Spanish-English bilinguals tested) was predicted
    by AoA of words in Spanish.
  • In a translation judgment task, speed in English
    (the L2) was predicted by AoA of English words.
  • Support for Mapping Hypothesis (Ellis
    Lambon-Ralph, 2000)

60
Izura Ellis (2004)
  • Words used were 80 NOUNS, the rest were
    ADJECTIVES and VERBS
  • Age of acquisition of bilinguals ranged from 6-24
  • AoA of words was decided by asking subjects when
    they thought they had acquired words

61
Age of Acquisition in Second Language Acquisition
and Bilingualism
  • Age of Acquisition age at which the L1 and the
    L2 of bilinguals/second language learners were
    acquired.
  • Early bilinguals L1 and L2 acquisition takes
    place simultaneously or sequentially, before the
    onset of puberty (within the Critical Period)
  • Late bilinguals L2 acquisition takes place after
    puberty, after the foundations of the L1 are in
    place.

62
AoA is correlated with bilingual outcomes or
ultimate attainment
  • L2 Acquisition
  • The earlier the AoA of an L2 the more native-like
    the bilingual is likely to become in the L2,
    especially in phonology and morphosyntax.
  • L1 attrition and/or incomplete acquisition
  • The earlier the AoA of an L2 the less nativelike
    the bilingual is likely to become in the L1,
    especially in phonology and morphosyntax.

63
Method
  • Same tasks
  • Subset of heritage speakers and L2 learners
    matched for proficiency (n 28 per group)

64
Words and main variable manipulated
within group variables
Between group variables
65
Example words for each word AoA category
66
Hypotheses between groups
  • The heritage speakers may show an advantage over
    the L2 learners in both accuracy and reaction
    times with Spanish words acquired early in L1
    acquisition, but late in L2 acquisition (Early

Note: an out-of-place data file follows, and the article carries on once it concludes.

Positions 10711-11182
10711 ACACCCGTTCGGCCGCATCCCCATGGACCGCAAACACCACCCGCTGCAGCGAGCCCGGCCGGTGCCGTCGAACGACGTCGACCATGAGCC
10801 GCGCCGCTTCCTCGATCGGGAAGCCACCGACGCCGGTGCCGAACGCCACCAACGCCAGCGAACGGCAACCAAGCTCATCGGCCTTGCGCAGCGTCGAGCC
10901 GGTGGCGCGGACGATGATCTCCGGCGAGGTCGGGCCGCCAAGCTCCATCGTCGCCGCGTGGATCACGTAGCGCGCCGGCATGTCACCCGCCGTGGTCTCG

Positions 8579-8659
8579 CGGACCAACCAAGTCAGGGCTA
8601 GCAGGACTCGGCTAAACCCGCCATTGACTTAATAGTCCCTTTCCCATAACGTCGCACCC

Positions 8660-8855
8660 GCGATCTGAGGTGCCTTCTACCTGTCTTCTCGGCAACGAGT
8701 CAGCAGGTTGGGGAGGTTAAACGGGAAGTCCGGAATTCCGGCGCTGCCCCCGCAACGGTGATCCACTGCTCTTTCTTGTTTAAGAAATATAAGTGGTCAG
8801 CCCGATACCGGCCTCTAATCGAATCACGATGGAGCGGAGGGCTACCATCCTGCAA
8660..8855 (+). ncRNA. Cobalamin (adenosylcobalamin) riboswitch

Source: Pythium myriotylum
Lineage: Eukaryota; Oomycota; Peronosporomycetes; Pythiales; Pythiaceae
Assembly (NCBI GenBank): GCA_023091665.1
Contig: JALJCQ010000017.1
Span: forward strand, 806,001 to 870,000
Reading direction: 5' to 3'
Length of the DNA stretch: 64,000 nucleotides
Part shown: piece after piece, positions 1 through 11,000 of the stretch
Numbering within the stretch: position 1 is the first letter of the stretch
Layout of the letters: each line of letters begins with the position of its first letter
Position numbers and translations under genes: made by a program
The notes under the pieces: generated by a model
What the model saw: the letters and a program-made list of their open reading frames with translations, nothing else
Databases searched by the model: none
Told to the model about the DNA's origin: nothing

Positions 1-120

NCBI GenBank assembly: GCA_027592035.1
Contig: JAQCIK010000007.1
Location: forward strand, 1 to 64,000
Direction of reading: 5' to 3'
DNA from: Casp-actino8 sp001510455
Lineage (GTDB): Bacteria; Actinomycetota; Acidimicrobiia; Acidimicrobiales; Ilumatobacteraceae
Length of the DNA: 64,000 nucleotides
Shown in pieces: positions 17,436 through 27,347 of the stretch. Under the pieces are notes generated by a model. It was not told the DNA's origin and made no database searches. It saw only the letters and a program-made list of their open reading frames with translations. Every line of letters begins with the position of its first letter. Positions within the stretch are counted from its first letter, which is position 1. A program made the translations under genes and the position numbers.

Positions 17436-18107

L1-Late L2) and with words acquired early in L1
    acquisition and early in L2 acquisition (Early
    L1-Early L2), since the heritage speakers will
    have acquired all of these early words at a much
    younger age than the late L2 learners.
  • The heritage speakers may also show an advantage
    over the late L2 learners with words acquired
    late in L1 acquisition but early in L2
    acquisition (Late L1-Early L2), or the two groups
    may show similar results, depending on when each
    group acquired these words. 

67
Hypotheses Within groups
  • The heritage speakers will be faster and more
    accurate in their responses to Early L1-Late L2
    and Early L1-Early L2 words in comparison to Late
    L1-Early L2 words.
  • The L2 learners will pattern in the opposite
    direction, with an accuracy and reaction time
    advantage for the Late L1-Early L2 and the Early
    L1-Early L2 words over the Early L1-Late L2 words.

68
Results Lexical Decision Task
69
Summary of Results Accuracy
  • Main effect for word AoA and word AoA by group
    interaction
  • Overall accuracy rates in the two participant
    groups were similar (no main effect for group).
  • The heritage speakers showed the predicted
    accuracy advantage over the L2 learners for Early
    L1-Late L2 words.
  • However, they were not more accurate than L2
    learners in either of the other two word AoA
    categories.
  • The L2 learners were less accurate with Early
    L1-Late L2 words (mean 91) than with Late
    L1-Early L2 words (mean 96)

70
Results Lexical Decision Task Accuracy
71
Summary of Results Reaction times